Linda Hertz Group

My Medical Device Sales Career

Job Vacant forever? Job Seeker Opportunity or Warning Signal?

Have you ever interviewed for a position and found out that the job has been open for what seems forever?  Perhaps you receive a call from a recruiter and it is the exact job opening another recruiter called you about months ago!  Maybe it is worse, you are half way through the interview process and you find out it is a forever-vacant job opening.  Is a forever-vacant job opening  a Job Seeker Opportunity or a Job Seeker Warning Signal? 

It could be either or a little bit of both, sometimes there is not a clear line as to whether it would be YOUR opportunity or YOUR worst nightmare!  

There can be elements of both in that forever-open job opportunity.  Perhaps, for the right individual with the right skill set and temperament, that forever vacant job may be their next great opportunity!  For others that same job could be living hell.  The old saying, "to each their own" can come into play as to why one person would love a job or another hate it.  

On the other hand, if the job has some irreparable problems, like it is tethered to the Titanic and the company is heading downward, than no person in their right mind should take that job!  Yet, some people do decide to hop on the Titanic even after the gash in the ship is already there and the boat half sunk.  How can this be?  Why do people do this?

I believe many people just don't change jobs enough (which is a good thing), to fully understand the right questions to ask before and during the interview that will help them understand the job and the reason(s) for the forever-open job.  Sometimes, when they do ask the right questions, they may not understand how to evaluate the answer and understand what type of signal they are getting: The Warning Signal of the Opportunity Signal.

So let's look at the right information to obtain before, during and after the interviews.  Questions should be asked beyond just the one you have asked the hiring manager during the interview, "How long the job has been open and why".  90% of the time he will just tell you that they are looking for a top sales person and they can't find "the one" that would be a best fit.  This may also be simply true, but never take that as the simple answer.  YOU NEED TO do a 360 feedback process!  Get answers from a number of different people and their perspective.  The darn job has been open forever, you know that fellow employees at that company all have an opinion as to get it!  Invest the time, this is your career we are talking about!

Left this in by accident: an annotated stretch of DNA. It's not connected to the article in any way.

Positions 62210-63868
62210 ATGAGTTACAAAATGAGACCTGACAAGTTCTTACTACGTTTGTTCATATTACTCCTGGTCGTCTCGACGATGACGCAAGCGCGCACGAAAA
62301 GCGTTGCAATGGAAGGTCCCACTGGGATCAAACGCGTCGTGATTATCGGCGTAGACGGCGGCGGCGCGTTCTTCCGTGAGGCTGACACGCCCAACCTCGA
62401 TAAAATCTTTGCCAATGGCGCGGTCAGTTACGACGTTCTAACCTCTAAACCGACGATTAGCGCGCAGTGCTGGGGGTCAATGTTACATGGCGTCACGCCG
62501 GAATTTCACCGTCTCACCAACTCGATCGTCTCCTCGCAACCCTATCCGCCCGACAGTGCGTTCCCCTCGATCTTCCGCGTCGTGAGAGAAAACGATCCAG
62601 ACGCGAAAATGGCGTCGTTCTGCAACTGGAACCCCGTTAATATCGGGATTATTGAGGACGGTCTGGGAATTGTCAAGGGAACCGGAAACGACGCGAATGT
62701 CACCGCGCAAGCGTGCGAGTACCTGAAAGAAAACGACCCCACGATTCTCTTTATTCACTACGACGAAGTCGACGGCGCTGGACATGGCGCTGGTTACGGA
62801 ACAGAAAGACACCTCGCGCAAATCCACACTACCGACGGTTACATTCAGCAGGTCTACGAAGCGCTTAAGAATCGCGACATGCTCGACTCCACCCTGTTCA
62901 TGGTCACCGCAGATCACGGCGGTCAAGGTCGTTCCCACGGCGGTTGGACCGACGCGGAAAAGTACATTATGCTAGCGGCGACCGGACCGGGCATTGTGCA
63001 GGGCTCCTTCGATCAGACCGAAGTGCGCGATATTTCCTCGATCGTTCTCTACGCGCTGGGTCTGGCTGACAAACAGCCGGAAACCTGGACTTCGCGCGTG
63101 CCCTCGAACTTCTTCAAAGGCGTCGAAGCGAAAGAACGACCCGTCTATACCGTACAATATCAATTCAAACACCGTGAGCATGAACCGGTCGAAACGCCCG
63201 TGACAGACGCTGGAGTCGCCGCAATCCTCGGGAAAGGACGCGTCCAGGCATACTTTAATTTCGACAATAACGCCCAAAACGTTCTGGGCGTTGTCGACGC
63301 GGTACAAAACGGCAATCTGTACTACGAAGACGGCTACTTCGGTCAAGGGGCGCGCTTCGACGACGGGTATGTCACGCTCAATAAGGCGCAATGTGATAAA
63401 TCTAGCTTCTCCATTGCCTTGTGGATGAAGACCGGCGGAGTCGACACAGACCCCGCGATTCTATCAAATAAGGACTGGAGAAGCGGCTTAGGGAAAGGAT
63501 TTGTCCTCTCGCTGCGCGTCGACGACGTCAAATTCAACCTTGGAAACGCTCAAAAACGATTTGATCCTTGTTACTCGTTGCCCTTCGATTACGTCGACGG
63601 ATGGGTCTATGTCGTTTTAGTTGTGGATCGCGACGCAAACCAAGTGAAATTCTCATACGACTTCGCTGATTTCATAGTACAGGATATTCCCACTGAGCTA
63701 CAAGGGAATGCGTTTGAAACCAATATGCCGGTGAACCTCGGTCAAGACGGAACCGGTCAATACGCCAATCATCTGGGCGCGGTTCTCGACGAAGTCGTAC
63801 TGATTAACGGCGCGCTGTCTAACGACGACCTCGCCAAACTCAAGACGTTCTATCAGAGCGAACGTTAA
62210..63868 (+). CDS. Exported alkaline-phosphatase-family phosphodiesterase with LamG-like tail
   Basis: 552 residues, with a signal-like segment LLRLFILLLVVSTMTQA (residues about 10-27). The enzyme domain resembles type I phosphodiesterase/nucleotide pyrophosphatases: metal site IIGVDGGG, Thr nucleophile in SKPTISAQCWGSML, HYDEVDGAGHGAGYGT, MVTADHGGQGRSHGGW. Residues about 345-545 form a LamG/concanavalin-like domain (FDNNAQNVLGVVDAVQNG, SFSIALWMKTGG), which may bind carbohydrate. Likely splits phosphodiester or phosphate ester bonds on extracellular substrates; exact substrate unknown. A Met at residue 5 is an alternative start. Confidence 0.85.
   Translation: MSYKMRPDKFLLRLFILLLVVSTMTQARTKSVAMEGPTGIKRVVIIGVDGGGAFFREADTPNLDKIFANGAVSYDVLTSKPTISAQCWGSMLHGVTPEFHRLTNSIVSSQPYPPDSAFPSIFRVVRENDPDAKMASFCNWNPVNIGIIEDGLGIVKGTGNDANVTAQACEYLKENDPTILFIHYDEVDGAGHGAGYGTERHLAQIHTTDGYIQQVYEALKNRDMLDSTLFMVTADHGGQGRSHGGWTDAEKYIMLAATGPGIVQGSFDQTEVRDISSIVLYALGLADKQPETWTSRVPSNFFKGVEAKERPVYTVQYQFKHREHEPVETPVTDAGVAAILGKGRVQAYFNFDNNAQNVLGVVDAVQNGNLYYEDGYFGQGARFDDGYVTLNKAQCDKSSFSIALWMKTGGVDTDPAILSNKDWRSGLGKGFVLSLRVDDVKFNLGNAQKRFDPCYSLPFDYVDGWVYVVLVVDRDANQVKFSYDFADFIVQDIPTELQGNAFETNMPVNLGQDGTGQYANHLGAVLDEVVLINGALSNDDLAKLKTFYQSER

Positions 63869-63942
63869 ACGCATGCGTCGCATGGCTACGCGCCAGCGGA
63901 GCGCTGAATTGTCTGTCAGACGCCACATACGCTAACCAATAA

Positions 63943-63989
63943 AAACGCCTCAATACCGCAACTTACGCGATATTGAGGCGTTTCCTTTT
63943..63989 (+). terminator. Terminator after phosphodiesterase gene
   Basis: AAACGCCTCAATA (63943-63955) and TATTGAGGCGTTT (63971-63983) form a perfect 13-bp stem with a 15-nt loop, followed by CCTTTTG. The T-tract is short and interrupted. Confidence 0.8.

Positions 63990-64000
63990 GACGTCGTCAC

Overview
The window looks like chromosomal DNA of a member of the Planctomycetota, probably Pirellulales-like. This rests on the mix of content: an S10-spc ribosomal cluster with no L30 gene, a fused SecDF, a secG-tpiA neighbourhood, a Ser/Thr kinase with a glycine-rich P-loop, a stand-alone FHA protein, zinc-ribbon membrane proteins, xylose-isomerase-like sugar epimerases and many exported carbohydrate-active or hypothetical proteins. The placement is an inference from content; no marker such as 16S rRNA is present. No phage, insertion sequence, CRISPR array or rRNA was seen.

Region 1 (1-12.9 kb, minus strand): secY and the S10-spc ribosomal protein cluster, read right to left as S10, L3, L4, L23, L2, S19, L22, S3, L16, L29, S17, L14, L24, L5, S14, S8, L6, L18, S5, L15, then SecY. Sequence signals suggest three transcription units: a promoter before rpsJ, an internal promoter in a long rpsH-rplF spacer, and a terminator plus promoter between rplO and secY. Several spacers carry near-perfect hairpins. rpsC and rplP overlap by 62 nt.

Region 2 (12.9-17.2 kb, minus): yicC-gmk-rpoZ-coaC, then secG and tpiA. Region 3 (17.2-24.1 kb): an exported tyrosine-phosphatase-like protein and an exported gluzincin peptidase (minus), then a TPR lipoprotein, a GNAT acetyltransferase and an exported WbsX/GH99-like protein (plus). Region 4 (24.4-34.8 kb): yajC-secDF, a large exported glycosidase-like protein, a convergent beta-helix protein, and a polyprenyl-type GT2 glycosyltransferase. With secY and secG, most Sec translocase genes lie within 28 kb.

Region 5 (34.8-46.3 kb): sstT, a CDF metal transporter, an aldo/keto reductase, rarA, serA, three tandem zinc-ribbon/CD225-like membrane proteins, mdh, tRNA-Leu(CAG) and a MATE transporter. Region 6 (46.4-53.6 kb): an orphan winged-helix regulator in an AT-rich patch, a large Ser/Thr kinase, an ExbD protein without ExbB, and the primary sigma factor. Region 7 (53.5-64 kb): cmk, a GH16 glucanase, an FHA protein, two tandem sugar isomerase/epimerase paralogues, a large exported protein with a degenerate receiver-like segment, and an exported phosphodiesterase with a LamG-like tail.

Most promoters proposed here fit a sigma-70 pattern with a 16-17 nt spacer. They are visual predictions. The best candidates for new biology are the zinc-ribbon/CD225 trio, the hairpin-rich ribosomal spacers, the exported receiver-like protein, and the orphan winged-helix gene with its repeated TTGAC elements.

LinkedIn has really given a company nowhere to hide, you can easily find the former person who was in that job (who has left the company altogether) and connect with them to ask questions; most will call you back.  Promise them it is all CONFIDENTIAL.  If they were in that position for awhile, tactfully ask them how they did in the position.  If it was a sales position and they never won any awards or were always in the bottom of the stacked sales rankings, then consider the information and the fact it is coming from a non-performer.  They may even share they were fired!  So listen and be empathetic and thank them, now move on.  You have more homework to do!  

It is time to ask questions of others connected to the job or company; current and former employee's.  Ask the independent recruiter (if you used one for this opening; most forever-open jobs have been assigned an independent recruiter!).  Remember recruiters are biased, they are being paid to fill that job!  So listen and just add it to all the other data points you collect from others and your own web research.